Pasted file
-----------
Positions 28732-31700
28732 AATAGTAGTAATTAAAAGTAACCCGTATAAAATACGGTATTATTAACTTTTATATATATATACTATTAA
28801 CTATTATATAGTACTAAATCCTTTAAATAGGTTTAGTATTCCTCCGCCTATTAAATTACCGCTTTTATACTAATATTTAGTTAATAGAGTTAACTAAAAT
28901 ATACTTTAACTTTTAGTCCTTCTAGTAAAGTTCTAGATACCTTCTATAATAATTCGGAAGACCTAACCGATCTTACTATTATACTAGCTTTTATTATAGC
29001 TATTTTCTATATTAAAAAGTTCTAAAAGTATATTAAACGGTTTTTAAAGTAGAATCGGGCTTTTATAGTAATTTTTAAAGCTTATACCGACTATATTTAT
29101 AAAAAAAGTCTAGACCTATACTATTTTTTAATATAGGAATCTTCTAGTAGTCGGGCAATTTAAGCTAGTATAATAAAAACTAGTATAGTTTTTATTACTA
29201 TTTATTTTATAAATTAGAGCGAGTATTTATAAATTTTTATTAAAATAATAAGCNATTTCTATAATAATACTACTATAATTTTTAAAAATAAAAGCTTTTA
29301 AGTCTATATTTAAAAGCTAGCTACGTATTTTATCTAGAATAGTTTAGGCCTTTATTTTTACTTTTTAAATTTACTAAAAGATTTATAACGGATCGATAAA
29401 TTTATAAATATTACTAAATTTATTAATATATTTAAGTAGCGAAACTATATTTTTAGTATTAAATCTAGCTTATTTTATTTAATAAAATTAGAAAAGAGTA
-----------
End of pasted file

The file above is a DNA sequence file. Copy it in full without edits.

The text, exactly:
Positions 28732-31700
28732 AATAGTAGTAATTAAAAGTAACCCGTATAAAATACGGTATTATTAACTTTTATATATATATACTATTAA
28801 CTATTATATAGTACTAAATCCTTTAAATAGGTTTAGTATTCCTCCGCCTATTAAATTACCGCTTTTATACTAATATTTAGTTAATAGAGTTAACTAAAAT
28901 ATACTTTAACTTTTAGTCCTTCTAGTAAAGTTCTAGATACCTTCTATAATAATTCGGAAGACCTAACCGATCTTACTATTATACTAGCTTTTATTATAGC
29001 TATTTTCTATATTAAAAAGTTCTAAAAGTATATTAAACGGTTTTTAAAGTAGAATCGGGCTTTTATAGTAATTTTTAAAGCTTATACCGACTATATTTAT
29101 AAAAAAAGTCTAGACCTATACTATTTTTTAATATAGGAATCTTCTAGTAGTCGGGCAATTTAAGCTAGTATAATAAAAACTAGTATAGTTTTTATTACTA
29201 TTTATTTTATAAATTAGAGCGAGTATTTATAAATTTTTATTAAAATAATAAGCNATTTCTATAATAATACTACTATAATTTTTAAAAATAAAAGCTTTTA
29301 AGTCTATATTTAAAAGCTAGCTACGTATTTTATCTAGAATAGTTTAGGCCTTTATTTTTACTTTTTAAATTTACTAAAAGATTTATAACGGATCGATAAA
29401 TTTATAAATATTACTAAATTTATTAATATATTTAAGTAGCGAAACTATATTTTTAGTATTAAATCTAGCTTATTTTATTTAATAAAATTAGAAAAGAGTA